Wednesday, October 25, 2006

Heresy: Part II

I’ve been thinking this week about the way that we sometimes talk about the founders and early AA members as if they are gods or celebrities. Those who have read some of AA’s own history or who read the “non-conference approved” stuff like Susan Cheever’s book on Bill Wilson or the biography of Marty Mann have learned about the very real, very human lives of early members before and after their recovery.

Bill took a lot of drugs. He was still seeking a way to “cure” alcoholism with LSD years after he wrote that there is no cure, “only a daily reprieve.” Today I can smile at that contradiction and realize that he too was impatient with recovery; he too still wanted the “fix” even if it was himself he wanted fixed.

Here’s another favorite heresy: I heard early on, and still hear, “I learned never to say no to any request in AA”. Well, after some time in recovery what I have really learned is to say “no” any time the answer for me is, “No”. Recovery is about recovering my true intentions, my true needs and some good intuition. Alcohol, drugs and food addictions taught me to override my own feelings and preferences. Recovery taught me to sense, value and trust my own truth. So if I’m asked to do something in AA and I really don’t want to do it I know that the healthy thing to say is, “No”.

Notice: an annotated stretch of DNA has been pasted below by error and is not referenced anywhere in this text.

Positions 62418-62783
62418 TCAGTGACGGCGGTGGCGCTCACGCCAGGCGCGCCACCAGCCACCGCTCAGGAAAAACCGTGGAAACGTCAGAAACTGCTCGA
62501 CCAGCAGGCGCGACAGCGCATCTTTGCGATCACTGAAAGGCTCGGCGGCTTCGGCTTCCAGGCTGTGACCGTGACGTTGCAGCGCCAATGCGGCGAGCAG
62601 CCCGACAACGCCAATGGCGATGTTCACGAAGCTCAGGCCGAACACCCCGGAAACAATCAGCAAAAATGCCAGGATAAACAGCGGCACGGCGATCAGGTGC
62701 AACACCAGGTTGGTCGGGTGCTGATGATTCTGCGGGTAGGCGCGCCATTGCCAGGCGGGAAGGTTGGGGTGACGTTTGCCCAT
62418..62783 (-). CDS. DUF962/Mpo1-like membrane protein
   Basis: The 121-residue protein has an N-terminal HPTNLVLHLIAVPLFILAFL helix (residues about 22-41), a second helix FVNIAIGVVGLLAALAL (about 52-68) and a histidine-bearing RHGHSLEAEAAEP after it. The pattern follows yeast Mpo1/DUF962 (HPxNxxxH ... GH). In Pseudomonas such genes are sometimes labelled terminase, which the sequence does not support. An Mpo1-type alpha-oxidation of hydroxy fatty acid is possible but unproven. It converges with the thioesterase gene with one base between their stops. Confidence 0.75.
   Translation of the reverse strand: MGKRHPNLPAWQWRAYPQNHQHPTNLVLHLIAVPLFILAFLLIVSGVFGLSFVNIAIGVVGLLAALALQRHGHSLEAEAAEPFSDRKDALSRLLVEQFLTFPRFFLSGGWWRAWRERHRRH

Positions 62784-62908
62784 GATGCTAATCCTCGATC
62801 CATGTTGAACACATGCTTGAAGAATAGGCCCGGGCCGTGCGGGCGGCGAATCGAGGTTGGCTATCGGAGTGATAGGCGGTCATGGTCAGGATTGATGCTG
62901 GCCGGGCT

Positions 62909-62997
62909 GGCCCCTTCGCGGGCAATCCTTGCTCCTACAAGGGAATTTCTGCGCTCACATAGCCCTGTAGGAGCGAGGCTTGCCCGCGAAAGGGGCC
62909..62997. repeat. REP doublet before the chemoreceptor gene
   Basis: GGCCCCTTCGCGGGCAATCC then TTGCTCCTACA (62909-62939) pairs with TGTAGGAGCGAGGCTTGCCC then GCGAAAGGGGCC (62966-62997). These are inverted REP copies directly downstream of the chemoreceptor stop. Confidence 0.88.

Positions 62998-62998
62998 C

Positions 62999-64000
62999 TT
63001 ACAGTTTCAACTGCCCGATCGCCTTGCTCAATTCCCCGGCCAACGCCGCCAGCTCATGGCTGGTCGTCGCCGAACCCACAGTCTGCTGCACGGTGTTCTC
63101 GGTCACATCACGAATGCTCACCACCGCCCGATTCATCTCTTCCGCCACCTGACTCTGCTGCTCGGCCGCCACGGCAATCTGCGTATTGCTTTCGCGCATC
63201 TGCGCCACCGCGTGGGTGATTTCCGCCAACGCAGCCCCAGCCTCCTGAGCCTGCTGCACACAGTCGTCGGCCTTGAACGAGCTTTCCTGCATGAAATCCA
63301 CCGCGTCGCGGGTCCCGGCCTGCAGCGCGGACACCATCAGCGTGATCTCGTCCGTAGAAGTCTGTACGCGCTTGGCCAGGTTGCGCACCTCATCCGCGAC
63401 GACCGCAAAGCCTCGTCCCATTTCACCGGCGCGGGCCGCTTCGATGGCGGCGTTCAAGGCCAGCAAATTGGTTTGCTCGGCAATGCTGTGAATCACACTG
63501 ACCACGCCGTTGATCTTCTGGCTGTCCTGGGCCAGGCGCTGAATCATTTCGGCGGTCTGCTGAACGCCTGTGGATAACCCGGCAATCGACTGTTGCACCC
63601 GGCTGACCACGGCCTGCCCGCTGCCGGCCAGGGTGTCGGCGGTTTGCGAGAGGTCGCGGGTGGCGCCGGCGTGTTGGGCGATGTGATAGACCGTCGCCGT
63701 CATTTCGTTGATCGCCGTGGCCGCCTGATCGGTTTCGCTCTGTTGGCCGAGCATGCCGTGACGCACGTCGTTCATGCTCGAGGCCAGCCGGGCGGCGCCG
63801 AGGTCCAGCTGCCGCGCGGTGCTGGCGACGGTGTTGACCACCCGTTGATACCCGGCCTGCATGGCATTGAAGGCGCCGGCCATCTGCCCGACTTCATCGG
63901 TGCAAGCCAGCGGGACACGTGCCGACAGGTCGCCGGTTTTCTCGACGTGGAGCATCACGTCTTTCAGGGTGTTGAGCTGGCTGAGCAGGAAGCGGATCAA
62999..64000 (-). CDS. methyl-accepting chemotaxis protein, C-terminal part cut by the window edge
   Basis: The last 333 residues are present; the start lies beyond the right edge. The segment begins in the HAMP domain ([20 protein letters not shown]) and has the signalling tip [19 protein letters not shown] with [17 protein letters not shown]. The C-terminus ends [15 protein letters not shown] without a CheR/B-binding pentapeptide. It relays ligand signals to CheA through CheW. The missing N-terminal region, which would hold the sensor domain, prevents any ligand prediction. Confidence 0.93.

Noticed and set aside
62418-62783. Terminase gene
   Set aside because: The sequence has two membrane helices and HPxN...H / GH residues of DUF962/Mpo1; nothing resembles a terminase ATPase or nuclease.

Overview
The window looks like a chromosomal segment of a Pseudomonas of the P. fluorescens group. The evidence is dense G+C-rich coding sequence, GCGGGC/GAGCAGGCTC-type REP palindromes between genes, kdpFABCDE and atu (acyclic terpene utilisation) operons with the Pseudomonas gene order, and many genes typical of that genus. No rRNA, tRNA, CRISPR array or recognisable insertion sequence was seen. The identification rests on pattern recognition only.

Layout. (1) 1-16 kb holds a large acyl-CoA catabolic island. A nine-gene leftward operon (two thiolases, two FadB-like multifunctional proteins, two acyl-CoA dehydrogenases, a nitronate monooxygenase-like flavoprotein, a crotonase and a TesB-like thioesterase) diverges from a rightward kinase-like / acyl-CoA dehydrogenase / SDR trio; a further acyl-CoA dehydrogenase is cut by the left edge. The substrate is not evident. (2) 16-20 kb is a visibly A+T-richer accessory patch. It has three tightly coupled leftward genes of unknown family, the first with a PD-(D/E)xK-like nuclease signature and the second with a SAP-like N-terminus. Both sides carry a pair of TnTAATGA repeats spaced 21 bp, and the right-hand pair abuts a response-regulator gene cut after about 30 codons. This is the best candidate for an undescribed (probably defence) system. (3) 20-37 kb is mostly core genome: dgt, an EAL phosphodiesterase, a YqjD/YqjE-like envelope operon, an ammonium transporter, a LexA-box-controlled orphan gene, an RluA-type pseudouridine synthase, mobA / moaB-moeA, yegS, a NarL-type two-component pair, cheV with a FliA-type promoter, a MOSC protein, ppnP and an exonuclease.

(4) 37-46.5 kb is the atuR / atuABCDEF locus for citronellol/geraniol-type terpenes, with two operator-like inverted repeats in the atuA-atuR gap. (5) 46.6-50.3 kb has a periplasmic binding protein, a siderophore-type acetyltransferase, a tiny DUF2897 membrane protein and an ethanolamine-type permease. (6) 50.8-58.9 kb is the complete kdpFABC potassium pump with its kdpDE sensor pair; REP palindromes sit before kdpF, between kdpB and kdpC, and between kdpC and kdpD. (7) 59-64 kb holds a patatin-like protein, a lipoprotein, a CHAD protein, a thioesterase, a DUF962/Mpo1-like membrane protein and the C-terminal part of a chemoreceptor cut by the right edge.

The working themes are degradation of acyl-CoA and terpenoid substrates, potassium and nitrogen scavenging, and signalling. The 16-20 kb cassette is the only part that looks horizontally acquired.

Another thing we often hear in the rooms is that “Fear and faith cannot occupy the same space”. I liked the sound of that and it did send me to prayer many times. But today I think it’s wrong. Fear and faith are always in the same space. They are two sides of a coin; fear can even be the path to faith, and faith can be the tool that let’s us invite more fear into our lives so that more old gunk will be surfaced so that even more healing can occur.

That brings me to what may be the biggest piece of AA heresy: I remember being told over and over in meetings: Old timers would say it first: “All you need to know about God is that you’re not it”. Then others would parrot, “All I need to know about God is that I’m not Him.” I get it; many of us need a bit of our narcissism scraped away. But today I think it might go something like this, “All I need to know about God is that He is me. Or at least: He is in me. If God works through other people, as we say he does, and if sometimes I am one of the people he is working through then he must be in me. And If God made me and loves me then I am part of Him. I don’t need to diminish me to love God.

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